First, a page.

When it comes to baby gear, we try hard to be minimalists. We really don’t want our house loaded with junk—swing, bouncy seat, bumbo, play gym, exercauser, doorway jumper, pack n play, crib, etc. etc. etc. They’re all handy but we don’t need ALL of them. With that spirit, I really, really didn’t want to have a baby bathtub. My parents never had one; they just gave baby baths in the sink (or in the shower and handed off the clean, wet baby to the other parent). My main beef with the plastic baby tub is that they take up a lot of space when they’re not in use. We may have many babies coming and going through the years (and some staying, of course, like this one!). Storage is at a premium around here. The kitchen sink was working for the first month until Precious started getting more active and I was concerned that slippery, soapy baby was going to whack her head on the hard edge of the sink. So… I broke down and bought one of these. The Safety 1st Kirby Inflatable Tub.
I LOVE it! I was just happy that it collapses down into the size of a pillow case when it’s not in use but it’s actually really handy too. It’s considered a toddler tub for use in between the baby bath tub and before using the regular bath tub. I think it’s fabulous for babies, though. It fits nicely in the regular bath tub, fills quickly with the faucet and has soft bouncy sides. I was thrilled to discover that she can hold herself up with her legs when we put her in it sideways. Also, she can lean over the side when it’s time to wash her backside. Perfect! I definitely recommend this to anyone with the same storage concerns as I have. Plus it’s only $15 with free shipping.
When we don’t have any babies around, I think this will be a fun pool toy or even a mini splash pool for the backyard.
Once we start building our new MCM house, I’ll have lots of home things to blog about. In the meantime, to keep me from only talking about Precious and baby related stuff, I’m challenging myself to post a photo of one thing I love about our current house every week. I’m going to miss this old house a lot so it’s also a fun way to document my favorite elements of it. Here’s the first one:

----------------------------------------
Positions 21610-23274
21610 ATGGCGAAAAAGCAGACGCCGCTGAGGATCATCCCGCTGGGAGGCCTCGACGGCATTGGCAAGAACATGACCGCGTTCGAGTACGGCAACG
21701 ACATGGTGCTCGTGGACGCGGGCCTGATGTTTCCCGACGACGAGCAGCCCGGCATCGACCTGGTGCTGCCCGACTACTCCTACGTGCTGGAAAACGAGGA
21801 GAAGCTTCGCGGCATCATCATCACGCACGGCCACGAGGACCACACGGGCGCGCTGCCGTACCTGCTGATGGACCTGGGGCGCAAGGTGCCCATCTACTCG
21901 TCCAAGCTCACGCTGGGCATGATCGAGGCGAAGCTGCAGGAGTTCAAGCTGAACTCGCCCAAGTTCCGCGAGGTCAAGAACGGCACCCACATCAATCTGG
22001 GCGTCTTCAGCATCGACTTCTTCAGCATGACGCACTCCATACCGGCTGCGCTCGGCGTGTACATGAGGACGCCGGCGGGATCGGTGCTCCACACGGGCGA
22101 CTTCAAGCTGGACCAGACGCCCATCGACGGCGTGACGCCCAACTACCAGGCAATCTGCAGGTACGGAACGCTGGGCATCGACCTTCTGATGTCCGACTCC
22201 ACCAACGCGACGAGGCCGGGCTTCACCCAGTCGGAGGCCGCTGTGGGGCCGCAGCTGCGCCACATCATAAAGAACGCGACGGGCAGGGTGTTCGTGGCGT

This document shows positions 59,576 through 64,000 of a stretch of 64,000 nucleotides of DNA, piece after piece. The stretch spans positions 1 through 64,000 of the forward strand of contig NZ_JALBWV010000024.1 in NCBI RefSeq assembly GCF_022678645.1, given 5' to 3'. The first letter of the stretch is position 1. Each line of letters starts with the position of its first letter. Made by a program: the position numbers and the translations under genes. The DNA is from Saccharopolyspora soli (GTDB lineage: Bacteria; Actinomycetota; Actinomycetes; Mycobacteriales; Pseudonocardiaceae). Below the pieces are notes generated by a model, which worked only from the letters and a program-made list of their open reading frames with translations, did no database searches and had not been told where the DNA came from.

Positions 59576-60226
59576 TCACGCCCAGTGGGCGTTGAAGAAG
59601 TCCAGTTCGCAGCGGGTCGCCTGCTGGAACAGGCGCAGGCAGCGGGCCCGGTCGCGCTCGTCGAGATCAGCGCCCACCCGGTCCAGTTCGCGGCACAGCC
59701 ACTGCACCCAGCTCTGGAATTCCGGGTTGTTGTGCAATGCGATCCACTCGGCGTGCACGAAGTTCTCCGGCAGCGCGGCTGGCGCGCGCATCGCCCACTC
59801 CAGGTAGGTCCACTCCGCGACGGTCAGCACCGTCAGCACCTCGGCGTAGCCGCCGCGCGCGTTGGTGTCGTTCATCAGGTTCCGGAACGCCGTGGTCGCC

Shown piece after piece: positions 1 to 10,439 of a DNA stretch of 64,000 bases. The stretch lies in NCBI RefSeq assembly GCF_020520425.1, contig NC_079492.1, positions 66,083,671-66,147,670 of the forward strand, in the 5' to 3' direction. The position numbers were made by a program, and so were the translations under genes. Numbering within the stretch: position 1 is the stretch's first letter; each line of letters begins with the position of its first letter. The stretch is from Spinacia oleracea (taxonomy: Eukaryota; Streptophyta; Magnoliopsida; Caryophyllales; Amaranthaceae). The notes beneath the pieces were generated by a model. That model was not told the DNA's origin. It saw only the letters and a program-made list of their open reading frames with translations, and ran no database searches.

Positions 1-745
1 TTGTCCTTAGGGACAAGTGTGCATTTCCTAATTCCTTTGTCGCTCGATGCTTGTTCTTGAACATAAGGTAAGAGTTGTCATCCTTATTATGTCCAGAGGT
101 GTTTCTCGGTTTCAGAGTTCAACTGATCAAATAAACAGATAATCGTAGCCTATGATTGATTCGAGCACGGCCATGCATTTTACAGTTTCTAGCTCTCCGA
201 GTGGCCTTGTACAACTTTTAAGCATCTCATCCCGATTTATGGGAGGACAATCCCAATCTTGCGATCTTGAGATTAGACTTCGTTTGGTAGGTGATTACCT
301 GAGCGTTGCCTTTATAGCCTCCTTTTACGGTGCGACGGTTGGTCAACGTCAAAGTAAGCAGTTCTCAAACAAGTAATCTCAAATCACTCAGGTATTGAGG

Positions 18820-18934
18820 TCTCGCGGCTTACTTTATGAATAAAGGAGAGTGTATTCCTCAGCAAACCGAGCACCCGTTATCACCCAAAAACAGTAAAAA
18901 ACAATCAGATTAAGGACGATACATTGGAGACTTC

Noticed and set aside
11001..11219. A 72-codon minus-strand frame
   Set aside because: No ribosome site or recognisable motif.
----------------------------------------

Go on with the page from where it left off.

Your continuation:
There were a couple features that made a big impression on us the first time we walked through this house. One of them was the downward angled vanity in the original bathroom. This room has been updated a lot but the sturdy, original vanity has never been replaced. Before we moved in the concrete countertop was installed. We added the paint, new drawer pulls and the white vessel sink. A quirky 1950s design that you just don’t see in new houses.
Have you heard of Eichler (pronounced ike-ler) homes? Jason and I have long admired the style and I decided to do a little more homework on the history and philosophy of Joseph Eichler and the “California Modern” homes he built.
Eichler was not an architect; he was a developer. Between 1950-1974, he built over 11,000 homes in California. He used architects who were students of Frank Lloyd Wright, like Robert Anshen. As I understand it, his philosophy was much like Wright’s: blurring the lines between inside and outside. One thing that set Eichler apart from his peers is that he wanted to keep his homes affordable to the middle class. His strict non-discrimination policy to sell homes to anyone regardless of race or religion led to his resignation from the National Association of Home Builders in 1958.
These paragraphs from Wikipedia (where I’m getting most of this info) really sums up the flavor of Eichler homes:
Eichler homes are from a branch of Modernist architecture that has come to be known as “California Modern,” and typically feature glass walls, post-and-beam construction, and open floor plans in a style indebted to Frank Lloyd Wright and Mies van der Rohe. Eichler Homes exteriors featured flat and/or low-sloping A-Framed roofs, vertical 2-inch pattern wood siding, and spartan facades with clean geometric lines. One of Eichler’s signature concepts was to “Bring the Outside In,” achieved via skylights and floor-to-ceiling glass windows with glass transoms looking out on protected and private outdoor rooms, patios, atriums, gardens, and swimming pools.